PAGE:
With so many expecting to leave the workforce, another wave of problems will follow. One of the most significant of these will be leadership gaps – which will surface if senior leaders fail to effectively develop their own successors. This will snowball into another problem: a shortage of skilled workers.
Furthermore, organizations that do not currently have effective development and/or succession plans in place run the risk of losing the talent they do have.
O, Captain! My Captain!
The seaworthy captain (leader) not only recognizes this storm but also is planning for its arrival and survival. Newer leaders or those leaders with their heads down (working in the ship) may not see the impending crisis.
Batten Down the Hatches (Preparing for the Storm)
One of the best ways to prepare for this storm is to develop a method, process, or procedure tailored to your organization’s needs for succession. Whether your organization is the size of an aircraft carrier or a rowboat, the need for a succession plan remains the same. Your role as a leader is to understand, use, and champion your plan.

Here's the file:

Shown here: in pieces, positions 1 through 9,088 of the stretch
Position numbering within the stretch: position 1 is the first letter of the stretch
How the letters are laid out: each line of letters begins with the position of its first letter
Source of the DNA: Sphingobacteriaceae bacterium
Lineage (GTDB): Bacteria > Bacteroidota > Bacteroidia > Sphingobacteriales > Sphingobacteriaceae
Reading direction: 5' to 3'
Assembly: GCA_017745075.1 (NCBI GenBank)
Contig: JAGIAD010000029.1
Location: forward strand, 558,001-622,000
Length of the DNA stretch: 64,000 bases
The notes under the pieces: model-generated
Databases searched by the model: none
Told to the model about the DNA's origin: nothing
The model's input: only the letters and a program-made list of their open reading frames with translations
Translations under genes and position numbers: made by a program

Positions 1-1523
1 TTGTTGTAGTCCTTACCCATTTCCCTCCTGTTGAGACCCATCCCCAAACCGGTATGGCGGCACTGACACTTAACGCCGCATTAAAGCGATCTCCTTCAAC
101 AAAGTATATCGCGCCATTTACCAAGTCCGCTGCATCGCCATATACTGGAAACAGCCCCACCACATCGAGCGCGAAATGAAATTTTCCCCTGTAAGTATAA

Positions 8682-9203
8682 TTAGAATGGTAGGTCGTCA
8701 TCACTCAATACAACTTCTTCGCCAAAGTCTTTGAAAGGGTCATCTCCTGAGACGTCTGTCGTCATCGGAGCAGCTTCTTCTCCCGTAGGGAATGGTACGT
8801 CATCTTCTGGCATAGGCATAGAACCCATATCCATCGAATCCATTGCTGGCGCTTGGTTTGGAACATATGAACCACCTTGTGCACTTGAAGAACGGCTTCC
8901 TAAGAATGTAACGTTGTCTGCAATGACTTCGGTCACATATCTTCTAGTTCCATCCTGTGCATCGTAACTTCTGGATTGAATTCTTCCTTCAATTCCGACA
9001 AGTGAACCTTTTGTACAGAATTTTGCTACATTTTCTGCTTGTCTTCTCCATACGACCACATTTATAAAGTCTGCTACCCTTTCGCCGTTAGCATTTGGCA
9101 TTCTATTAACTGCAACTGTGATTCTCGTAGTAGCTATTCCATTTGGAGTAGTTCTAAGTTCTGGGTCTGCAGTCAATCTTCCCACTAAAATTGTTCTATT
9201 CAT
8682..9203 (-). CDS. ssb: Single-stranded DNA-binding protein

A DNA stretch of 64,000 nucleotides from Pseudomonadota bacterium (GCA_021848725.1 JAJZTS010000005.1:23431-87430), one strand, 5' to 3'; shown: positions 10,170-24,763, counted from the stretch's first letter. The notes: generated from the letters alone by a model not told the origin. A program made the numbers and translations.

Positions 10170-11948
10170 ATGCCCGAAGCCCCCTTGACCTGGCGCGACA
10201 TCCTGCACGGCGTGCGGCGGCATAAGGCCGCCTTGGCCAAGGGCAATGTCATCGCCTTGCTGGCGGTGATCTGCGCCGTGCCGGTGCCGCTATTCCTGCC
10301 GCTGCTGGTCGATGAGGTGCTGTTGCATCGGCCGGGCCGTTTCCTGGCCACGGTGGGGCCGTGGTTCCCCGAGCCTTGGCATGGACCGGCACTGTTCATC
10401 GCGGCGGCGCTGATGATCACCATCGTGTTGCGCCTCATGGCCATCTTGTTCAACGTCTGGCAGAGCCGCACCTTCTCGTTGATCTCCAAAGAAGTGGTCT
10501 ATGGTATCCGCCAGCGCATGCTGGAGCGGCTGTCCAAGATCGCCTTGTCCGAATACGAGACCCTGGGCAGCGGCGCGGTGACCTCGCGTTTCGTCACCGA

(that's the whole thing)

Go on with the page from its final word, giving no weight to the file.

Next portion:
As a leader, you have many responsibilities. Some of your responsibilities in succession planning include working with other leaders and explaining the process to others in the organization. Furthermore, you will need to identify positions and/or employees critical to your organization and agree on the implementation plan for each position.
If your organization currently does not have a plan in place, it becomes your responsibility as an organizational change leader to promote the development and use of a succession plan. Your plan should focus on assessing current and future needs, assessing gaps between needs and current staff, and developing methods for filling those gaps. At this stage, be sure your plan focuses on talent development by addressing how you are going to get the right people in the right places. A person from the galley may not be the right person to help you navigate your boat, but they are still an important part of the crew. Then implement your plan.
It may sound easy to create a succession plan, but creating one takes strategic skill. When do you throw up your sails and when do you lock everything down? Part of knowing when the storm is coming and what to do when the storm hits is the link between the organizational strategy and the succession plan. Check to see if you are developing talent to meet the strategic needs of your organization, rather than for purely for development’s sake.